I am actually the patriot

Yes, I already know what is coming next, what will inevitably follow from the last post. The Brexiteers will accuse me of being unpatriotic. That I don’t believe in Britain. Well, frankly, I think the Brexiteers are unpatriotic. It is precisely because I am patriotic, because I served this country for most of my career and have seen what good it can do in concert with its European allies that Brexit has left me so heartbroken. Brexit has already diminished this country and weakened its economy. It has become more insular, small-minded, mean, closed, poor and xenophobic.

What happened to the Britain of five years ago, when we welcomed the world to our Olympics, when we showed off our sense of humour and joy and fun, when the world came together in our capital city and we were at its heart? Brexit has shut the door to all this. We have become a laughing stock with Boris at the helm of our diplomatic efforts and with a damaged Prime Minister supposedly at the helm of the rest of government. My sense from my international travels and reading local press is that the rest of the world pities us and cannot understand what we are doing. To boot, France is now the main European power at the United Nations, and the rest of the Eurozone is leaving our economy in the dust.

Ah, but at least we have our freedom and our sovereignty back! No more Brussels bureaucrats telling us what to do! But, hang on, what do we even mean by sovereignty? Does being sovereign mean that you can never strike agreements or join alliances? Because any agreement or alliance will require a certain sacrifice in autonomy in exchange for greater rewards — that is how any club works. You pool your resources for the common good, and in exchange, you abide by certain rules that you all agree upon. That is what the EU is. There aren’t any dictators sitting in a golden palace in Brussels telling us what to do. We sit in conference rooms and office buildings and talk, negotiate, discuss, compromise, agree.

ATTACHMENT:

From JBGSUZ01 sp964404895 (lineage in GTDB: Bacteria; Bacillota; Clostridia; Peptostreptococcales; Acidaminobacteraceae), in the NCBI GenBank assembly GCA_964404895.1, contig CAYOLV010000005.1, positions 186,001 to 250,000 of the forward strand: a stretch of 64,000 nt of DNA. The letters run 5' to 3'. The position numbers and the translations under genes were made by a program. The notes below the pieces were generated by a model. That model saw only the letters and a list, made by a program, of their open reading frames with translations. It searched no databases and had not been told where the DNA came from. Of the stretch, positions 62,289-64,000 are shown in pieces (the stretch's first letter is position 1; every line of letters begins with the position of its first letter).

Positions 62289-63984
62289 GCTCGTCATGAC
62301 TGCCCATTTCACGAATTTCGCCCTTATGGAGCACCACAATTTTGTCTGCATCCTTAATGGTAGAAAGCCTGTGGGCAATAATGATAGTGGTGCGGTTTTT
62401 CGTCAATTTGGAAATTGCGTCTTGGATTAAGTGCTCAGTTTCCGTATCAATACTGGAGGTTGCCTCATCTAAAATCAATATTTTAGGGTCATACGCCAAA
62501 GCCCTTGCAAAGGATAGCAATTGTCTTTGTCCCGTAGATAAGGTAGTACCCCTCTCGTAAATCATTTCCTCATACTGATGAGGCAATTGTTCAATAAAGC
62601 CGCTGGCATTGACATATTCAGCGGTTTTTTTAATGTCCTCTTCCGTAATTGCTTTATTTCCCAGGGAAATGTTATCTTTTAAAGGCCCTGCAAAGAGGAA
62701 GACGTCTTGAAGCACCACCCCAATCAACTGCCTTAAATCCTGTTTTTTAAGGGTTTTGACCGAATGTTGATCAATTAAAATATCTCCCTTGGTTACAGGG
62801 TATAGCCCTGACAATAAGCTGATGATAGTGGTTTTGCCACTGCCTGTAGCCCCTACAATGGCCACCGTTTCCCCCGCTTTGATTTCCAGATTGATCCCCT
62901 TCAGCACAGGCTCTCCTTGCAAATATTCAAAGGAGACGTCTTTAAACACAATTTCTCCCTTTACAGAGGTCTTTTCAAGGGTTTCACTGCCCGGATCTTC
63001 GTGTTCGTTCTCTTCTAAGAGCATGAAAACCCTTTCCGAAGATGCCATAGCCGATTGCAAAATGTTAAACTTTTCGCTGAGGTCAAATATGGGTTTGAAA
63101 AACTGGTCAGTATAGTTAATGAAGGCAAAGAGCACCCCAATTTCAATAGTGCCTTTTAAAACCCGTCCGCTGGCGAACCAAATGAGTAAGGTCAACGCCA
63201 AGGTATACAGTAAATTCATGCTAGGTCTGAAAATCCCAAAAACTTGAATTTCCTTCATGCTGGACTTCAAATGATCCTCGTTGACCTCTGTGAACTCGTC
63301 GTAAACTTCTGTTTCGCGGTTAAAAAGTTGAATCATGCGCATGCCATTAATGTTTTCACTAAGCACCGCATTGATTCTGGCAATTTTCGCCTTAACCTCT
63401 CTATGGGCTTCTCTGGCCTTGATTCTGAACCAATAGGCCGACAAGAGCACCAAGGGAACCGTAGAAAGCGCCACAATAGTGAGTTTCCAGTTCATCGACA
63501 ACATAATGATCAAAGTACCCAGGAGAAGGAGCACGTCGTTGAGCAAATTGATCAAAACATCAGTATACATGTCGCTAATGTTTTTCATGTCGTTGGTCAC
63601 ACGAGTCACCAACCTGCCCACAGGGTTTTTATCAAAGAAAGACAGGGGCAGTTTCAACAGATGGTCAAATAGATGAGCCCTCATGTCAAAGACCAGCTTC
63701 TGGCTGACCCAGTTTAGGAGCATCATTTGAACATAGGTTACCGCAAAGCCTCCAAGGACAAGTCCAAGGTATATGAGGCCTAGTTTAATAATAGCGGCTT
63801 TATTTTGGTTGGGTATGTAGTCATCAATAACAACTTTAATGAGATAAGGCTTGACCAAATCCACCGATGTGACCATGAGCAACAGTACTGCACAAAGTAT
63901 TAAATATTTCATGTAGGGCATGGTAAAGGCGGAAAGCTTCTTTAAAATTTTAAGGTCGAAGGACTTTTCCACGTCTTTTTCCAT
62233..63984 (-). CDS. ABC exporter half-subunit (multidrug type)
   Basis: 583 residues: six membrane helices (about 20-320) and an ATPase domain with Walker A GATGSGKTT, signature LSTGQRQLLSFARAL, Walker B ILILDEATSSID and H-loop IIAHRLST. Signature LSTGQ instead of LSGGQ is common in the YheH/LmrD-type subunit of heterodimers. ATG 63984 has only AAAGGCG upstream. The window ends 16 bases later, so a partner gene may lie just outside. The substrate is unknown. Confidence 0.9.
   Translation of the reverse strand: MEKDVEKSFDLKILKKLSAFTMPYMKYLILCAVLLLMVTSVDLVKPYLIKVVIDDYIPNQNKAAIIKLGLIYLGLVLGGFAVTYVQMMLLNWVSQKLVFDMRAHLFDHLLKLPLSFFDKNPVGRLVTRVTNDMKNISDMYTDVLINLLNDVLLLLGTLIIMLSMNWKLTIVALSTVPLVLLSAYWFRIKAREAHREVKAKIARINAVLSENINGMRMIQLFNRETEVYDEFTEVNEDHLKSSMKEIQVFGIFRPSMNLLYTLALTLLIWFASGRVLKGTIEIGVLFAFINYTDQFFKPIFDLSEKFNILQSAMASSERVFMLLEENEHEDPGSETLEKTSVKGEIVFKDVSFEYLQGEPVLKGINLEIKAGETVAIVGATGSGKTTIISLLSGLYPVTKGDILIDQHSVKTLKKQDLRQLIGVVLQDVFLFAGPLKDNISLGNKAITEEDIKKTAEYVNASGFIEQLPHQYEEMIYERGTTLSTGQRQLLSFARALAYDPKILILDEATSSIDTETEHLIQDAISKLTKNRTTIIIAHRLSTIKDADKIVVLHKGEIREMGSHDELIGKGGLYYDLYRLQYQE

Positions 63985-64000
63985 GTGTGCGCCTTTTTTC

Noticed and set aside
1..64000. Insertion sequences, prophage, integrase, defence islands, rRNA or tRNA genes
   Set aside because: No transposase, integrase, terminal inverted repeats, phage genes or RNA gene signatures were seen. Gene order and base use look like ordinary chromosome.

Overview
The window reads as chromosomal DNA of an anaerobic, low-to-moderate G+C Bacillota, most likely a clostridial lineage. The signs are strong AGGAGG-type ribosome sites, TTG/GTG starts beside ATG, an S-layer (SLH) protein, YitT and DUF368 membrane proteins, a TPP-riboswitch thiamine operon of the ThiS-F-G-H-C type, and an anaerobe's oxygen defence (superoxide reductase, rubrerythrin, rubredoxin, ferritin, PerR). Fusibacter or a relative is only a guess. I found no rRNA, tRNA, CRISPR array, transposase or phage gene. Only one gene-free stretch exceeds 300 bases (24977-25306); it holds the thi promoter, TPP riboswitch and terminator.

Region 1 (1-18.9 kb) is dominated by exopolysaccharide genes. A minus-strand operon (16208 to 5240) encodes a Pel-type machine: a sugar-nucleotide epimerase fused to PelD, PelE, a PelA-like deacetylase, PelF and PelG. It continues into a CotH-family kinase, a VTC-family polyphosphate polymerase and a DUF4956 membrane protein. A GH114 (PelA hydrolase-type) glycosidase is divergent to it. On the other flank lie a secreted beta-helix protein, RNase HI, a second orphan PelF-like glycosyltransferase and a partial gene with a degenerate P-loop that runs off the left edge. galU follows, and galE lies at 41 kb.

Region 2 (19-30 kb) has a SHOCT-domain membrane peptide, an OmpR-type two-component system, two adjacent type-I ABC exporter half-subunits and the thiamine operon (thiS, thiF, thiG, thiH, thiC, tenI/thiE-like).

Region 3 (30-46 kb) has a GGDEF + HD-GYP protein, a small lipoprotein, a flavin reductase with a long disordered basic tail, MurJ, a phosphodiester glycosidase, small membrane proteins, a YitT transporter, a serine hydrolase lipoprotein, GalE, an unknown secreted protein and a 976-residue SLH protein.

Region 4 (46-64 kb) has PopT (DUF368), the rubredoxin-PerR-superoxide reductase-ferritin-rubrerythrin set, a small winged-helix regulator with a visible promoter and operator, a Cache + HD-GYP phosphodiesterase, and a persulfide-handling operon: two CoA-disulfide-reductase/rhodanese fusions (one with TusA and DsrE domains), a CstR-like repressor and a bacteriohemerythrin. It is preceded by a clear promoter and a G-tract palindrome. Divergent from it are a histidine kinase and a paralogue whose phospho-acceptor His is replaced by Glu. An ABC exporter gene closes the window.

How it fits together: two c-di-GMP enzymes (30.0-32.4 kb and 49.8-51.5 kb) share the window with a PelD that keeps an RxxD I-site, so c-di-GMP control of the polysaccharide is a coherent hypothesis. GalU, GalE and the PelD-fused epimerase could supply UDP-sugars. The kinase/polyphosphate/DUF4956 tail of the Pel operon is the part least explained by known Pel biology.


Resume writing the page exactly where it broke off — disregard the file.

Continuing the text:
The UK always had a very influential role in setting these agreed rules, because we were a strong European power and people respected our expertise and opinions. And in exchange, we were free to trade, to move, to exchange resources with our closest friends and allies. We shared our intelligence to keep each other safe, we cooperated in higher education and research to find cures for diseases and stretch the boundaries of science. We British had the freedom to learn about new cultures, to fall in love and settle and raise families across Europe, to take that job promotion in Paris, Barcelona or Rome. We were already free and sovereign in the EU! The collective failure of the Brexiteers to see this is just one of the many tragedies of Brexit and one of the many tragedies that is being inflicted upon the UK.

So, yes, it is precisely because I am a patriot that I oppose Brexit with every fibre of my being. I want to see a return to the open, tolerant and joyous country we were in the summer of 2012. When international connections were an asset, and not something to be ashamed of. Where I was free to move and love and travel across the most beautiful continent on earth, Europe.

No matter what happens at a political level, no matter if my government turns my passport blue and rubs out the words “European Union”, in my heart I will always be British and European. Because being both is not incompatible, it does not mean I have “split allegiances”, as Boris would accuse me of. I simply refuse to be a part of this Brexit tragedy and I will never sign up to the values that the Brexiteers espouse — my patriotic liberal metropolitan elite self won’t allow it.